You are viewing the July 6, 2018 daily archives
Facing a court deadline to reunify separated families, the government says it needs more time to identify parents and reunite them with their children.
A new study shows Americans with opioid addiction are more likely to have been arrested or convicted of a crime, suggesting a need to involve police, courts and jails in treating addiction.
A nonalcoholic brew joins the growing market to help chemo patients overcome the changes in their palates that make food unappealing. And it just might help them feel better, too.
The agency’s next acting chief has drawn praise as a capable administrator. But critics still say the transition from Scott Pruitt is a bit like “going from a train wreck to a house on fire.”
The Category 1 storm is expected to cross the Lesser Antilles in the eastern Caribbean by late Sunday or early Monday. Some of the islands are still recovering from last year’s hits by Maria and Irma.
“Be brave, have fun,” Jennie Boggess instructs as she leads a room full of young students at Camp Curiosity, hosted by the Daviess County, Kentucky, Public Schools. Boggess is the development… Read More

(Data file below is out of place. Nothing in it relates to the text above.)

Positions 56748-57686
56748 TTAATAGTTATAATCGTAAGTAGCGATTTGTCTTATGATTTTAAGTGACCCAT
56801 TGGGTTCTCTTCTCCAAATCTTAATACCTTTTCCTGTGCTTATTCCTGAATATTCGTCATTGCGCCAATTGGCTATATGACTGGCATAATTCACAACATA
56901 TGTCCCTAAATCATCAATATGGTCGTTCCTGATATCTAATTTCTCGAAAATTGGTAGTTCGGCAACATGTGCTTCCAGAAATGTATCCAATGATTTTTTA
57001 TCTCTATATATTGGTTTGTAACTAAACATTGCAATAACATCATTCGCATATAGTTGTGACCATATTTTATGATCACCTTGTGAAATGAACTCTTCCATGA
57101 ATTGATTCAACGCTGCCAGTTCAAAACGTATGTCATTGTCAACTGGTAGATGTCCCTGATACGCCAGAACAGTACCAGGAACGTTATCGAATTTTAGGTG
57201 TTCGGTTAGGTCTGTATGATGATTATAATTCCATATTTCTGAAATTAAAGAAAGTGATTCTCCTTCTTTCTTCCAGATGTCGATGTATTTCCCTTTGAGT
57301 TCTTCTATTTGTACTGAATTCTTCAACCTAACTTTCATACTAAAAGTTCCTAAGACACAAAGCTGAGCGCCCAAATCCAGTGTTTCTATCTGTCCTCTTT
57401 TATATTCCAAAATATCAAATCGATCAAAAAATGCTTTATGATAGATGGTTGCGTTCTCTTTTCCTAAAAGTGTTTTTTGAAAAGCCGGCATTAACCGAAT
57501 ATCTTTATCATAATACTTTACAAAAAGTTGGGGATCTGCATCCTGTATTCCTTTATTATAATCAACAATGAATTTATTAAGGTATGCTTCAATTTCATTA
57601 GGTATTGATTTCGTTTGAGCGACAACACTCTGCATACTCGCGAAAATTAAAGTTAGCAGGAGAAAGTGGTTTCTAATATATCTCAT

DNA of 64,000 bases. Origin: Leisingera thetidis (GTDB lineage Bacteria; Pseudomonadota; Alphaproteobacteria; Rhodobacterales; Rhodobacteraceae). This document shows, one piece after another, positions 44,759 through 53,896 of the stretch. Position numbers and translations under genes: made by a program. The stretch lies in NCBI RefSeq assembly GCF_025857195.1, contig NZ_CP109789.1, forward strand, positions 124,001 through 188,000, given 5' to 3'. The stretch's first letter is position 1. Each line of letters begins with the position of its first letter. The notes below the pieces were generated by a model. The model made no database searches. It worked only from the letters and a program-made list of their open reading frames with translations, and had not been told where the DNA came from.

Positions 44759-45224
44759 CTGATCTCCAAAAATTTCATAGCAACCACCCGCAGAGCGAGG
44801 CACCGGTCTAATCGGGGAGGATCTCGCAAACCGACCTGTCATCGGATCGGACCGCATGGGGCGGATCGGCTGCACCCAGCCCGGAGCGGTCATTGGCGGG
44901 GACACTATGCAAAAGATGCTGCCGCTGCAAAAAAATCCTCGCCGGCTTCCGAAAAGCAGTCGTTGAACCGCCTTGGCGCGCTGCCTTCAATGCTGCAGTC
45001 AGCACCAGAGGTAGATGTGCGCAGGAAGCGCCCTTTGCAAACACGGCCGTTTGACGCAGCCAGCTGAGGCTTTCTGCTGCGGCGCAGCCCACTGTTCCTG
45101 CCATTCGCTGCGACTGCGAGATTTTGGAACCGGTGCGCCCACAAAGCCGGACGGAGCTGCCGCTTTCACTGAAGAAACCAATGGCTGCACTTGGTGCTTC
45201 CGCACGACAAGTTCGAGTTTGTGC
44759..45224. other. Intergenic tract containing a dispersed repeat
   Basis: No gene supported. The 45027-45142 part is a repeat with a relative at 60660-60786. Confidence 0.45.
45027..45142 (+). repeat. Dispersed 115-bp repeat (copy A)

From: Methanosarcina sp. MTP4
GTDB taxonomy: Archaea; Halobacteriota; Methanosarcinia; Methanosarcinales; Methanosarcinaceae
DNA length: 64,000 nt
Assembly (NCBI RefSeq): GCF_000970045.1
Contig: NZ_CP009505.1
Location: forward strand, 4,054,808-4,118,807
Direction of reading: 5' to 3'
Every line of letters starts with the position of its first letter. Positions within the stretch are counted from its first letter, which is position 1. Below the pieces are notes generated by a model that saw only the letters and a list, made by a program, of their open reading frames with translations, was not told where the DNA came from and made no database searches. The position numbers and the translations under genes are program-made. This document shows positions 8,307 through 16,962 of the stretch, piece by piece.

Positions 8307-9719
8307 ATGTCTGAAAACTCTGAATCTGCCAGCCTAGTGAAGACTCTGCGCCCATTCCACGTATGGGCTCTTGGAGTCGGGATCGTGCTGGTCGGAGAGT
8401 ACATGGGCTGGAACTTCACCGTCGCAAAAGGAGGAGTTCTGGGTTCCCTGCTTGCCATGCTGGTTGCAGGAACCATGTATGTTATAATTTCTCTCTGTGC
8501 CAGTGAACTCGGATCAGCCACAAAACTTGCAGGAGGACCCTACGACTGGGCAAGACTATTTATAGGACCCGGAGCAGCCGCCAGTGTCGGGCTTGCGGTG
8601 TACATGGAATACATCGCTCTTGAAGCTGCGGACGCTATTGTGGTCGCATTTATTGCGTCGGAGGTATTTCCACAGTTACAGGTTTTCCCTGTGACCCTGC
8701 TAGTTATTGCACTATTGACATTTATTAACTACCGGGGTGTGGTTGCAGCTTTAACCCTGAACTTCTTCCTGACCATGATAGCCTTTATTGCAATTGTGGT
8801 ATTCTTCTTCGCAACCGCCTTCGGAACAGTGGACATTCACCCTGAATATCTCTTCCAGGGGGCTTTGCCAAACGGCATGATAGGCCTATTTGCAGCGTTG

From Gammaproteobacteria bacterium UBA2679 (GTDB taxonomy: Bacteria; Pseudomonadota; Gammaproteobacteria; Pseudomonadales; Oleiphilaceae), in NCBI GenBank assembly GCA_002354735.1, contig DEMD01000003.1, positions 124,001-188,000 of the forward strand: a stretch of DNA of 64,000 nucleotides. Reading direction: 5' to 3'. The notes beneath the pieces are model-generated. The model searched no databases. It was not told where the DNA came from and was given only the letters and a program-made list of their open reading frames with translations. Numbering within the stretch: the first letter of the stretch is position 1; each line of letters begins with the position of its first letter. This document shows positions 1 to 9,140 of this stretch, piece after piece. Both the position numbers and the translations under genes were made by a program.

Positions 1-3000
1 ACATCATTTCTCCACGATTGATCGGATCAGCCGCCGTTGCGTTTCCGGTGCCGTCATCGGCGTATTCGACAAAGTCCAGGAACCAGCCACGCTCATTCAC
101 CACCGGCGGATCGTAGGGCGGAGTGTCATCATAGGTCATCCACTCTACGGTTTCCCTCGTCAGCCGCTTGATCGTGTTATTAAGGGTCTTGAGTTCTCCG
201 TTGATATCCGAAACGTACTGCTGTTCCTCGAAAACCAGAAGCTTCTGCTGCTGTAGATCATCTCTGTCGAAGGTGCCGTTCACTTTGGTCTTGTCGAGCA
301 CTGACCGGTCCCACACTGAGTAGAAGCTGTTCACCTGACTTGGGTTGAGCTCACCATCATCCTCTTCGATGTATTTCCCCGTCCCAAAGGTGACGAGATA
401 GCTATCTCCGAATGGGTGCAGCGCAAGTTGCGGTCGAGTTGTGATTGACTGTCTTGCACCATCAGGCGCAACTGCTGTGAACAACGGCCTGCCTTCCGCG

Some firefighters, EMTS and police officers say recent mass shootings have brought to the surface their own trauma, buried over years on the job. Many find it hard to open up and seek help.
Supporters and opponents of Judges Brett Kavanaugh and Amy Barrett have waged a fierce battle for their candidate. But are the differences little more than a summer camp color war?
Computer scientist Avi Rubin says all our smart devices — cars, phones, even fitness trackers — can be hacked. He warns that our network of connected technology puts us at risk for cyberattacks.
Ecologist Suzanne Simard shares how she discovered that trees use underground fungi networks to communicate and share resources, uprooting the idea that nature constantly competes for survival.
Wanis Kabbaj wants traffic to flow smoothly and efficiently, like the blood in our veins. He says driverless cars may be the solution to today’s highway gridlock.
At midnight, U.S. tariffs took effect on $34 billion worth of imported Chinese goods — and Beijing responded quickly. The tit for tat marks a significant escalation in the countries’ trade dispute.
COLUMBUS, Ohio (AP) – A federal judge has handed down a prison sentence of more than six years for an Ohio man convicted of trying to help the Islamic State… Read More
Journalist Sara Schonhardt has noticed how some young professionals are going back to their hometowns, or other smaller places, often to help revitalize communities. Sara started her career overseas, finishing… Read More